Ground/Surface-to-air defense: if there is a major lesson learned from the conflict in Ukraine, it is that ground-to-air defense should no longer be neglected, as it is inseparable from deterrence itself. “[Système sol-air moyenne portée Nouvelle Génération]”, said the Minister.

Overseas capabilities must be enhanced whether on land, air or sea-based, without forgetting innovation and space issues: indeed, “space assets are especially crucial in these parts of the world where distances are especially challenging”.

Cyber needs to be clearly defined, since it touches upon both technology and doctrine, while raising the question of subsidiarity given its impact on sovereignty. First of all, it is necessary to be able to identify the origin of the attacks (develop “a kind of judiciary police”), as cyber criminality must be differentiated according to the type of targets affected. You also have to be able to hinder and to put an end to attacks, and, thirdly, you have to be able to counter-attack for the sake of “cyber self-defense”. The current challenge in France is the creation of human resources due to the lack of sufficient courses in the field of cyber and electronic warfare (including in high-ranking universities such as Polytechnique).

The protection of the Seabed: “the sixth “patch” [for modernization] “concerns the seabed, in the Overseas Territories, but not only“. The protection of the seabed is now called into question, as we can see in the conflict in Ukraine (protection of pipelines for example). We need to put an end to access denial. This involves mine warfare, as well as deep water robotic capabilities “up to six thousand meter deep”.

The space sector is also significantly behind in all areas, whether in terms of launchers or whatever means we sent into space – “what we do on earth in connection to space and what we do from and in space” -. In order to catch up, “an ambitious copy is also in progress” in that new battlefield.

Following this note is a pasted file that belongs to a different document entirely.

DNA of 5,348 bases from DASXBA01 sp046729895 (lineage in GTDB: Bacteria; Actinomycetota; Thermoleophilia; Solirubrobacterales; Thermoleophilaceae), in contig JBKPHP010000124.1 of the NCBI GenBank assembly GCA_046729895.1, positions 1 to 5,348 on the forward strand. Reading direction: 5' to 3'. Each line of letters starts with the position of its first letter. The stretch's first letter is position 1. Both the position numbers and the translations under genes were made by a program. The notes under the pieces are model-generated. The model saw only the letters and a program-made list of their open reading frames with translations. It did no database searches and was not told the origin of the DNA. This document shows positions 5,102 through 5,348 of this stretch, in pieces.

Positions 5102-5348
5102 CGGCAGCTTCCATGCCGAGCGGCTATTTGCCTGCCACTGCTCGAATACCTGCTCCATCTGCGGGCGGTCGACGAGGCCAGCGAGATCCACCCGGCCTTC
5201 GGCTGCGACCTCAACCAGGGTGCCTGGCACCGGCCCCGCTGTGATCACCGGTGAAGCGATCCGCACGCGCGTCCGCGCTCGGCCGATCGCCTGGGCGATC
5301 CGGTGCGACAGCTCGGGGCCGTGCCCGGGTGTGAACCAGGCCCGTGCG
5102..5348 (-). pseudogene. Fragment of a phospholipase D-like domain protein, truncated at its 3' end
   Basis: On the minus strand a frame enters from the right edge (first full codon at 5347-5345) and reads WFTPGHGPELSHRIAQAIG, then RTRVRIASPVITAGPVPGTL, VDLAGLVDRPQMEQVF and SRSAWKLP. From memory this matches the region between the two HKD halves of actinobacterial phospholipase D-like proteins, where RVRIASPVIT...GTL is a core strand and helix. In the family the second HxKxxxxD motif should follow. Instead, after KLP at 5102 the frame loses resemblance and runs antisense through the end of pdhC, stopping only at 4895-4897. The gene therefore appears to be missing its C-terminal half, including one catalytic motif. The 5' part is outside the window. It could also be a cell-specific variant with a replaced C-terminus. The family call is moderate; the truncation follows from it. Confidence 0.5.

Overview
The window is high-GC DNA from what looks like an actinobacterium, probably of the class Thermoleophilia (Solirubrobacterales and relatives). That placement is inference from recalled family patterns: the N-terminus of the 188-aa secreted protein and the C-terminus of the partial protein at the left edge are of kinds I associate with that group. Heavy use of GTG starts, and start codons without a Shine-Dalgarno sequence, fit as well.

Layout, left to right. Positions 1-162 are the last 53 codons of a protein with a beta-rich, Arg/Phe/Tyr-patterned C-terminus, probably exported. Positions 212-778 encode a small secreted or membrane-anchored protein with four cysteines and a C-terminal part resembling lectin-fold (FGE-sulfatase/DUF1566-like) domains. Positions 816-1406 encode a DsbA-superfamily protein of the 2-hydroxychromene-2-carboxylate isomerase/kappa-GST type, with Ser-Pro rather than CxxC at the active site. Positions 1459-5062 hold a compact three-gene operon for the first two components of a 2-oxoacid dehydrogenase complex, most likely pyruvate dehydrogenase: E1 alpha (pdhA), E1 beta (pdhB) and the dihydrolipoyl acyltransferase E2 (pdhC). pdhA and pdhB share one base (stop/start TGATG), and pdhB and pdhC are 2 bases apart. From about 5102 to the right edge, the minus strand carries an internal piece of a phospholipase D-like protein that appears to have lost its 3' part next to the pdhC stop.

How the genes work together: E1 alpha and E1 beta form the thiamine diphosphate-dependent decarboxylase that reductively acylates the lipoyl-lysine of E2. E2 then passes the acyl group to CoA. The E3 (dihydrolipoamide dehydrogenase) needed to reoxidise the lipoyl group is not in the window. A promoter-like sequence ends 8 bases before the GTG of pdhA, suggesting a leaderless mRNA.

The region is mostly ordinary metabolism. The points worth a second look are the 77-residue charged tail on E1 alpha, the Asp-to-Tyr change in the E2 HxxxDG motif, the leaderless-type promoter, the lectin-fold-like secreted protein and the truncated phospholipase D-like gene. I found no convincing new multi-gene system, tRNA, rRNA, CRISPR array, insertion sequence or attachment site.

The Special Forces were praised by the Minister for their courage: “joint and the first to march” , they “command the respect of all”, he said, while condemning the lack of capabilities as far as individual equipment are concerned, but also in terms of means of transport (particularly helicopters).

The field of ammunition, one of the central elements of the surge in industrial defense capacities towards a “war economy”, is being supported by new acquisitions and reshoring, such as the reshoring of the production of powder in Bergerac, a “first concrete decision” in sight.

Support as a whole must continue to be strengthened beyond the current “repair LPM” with particular emphasis on the Armed Forces Health Service (SSA in French for “Service de santé des Armées”) and its military field hospitals, for which a specific roadmap must be dedicated. “What I say for the SSA is also valid for the SCA’s administrative services (“Service du commissariat des Armées”), for the SEO’s energy support (“Service de l’énergie opérationnelle”) or even for the SID’s infrastructure missions (“Service d’infratrsucture de la défense”) …”, specified the minister. The budget allocated to the maintenance of equipment should increase by 40% from 35 to 49 billion Euros.

For the full article, see the following: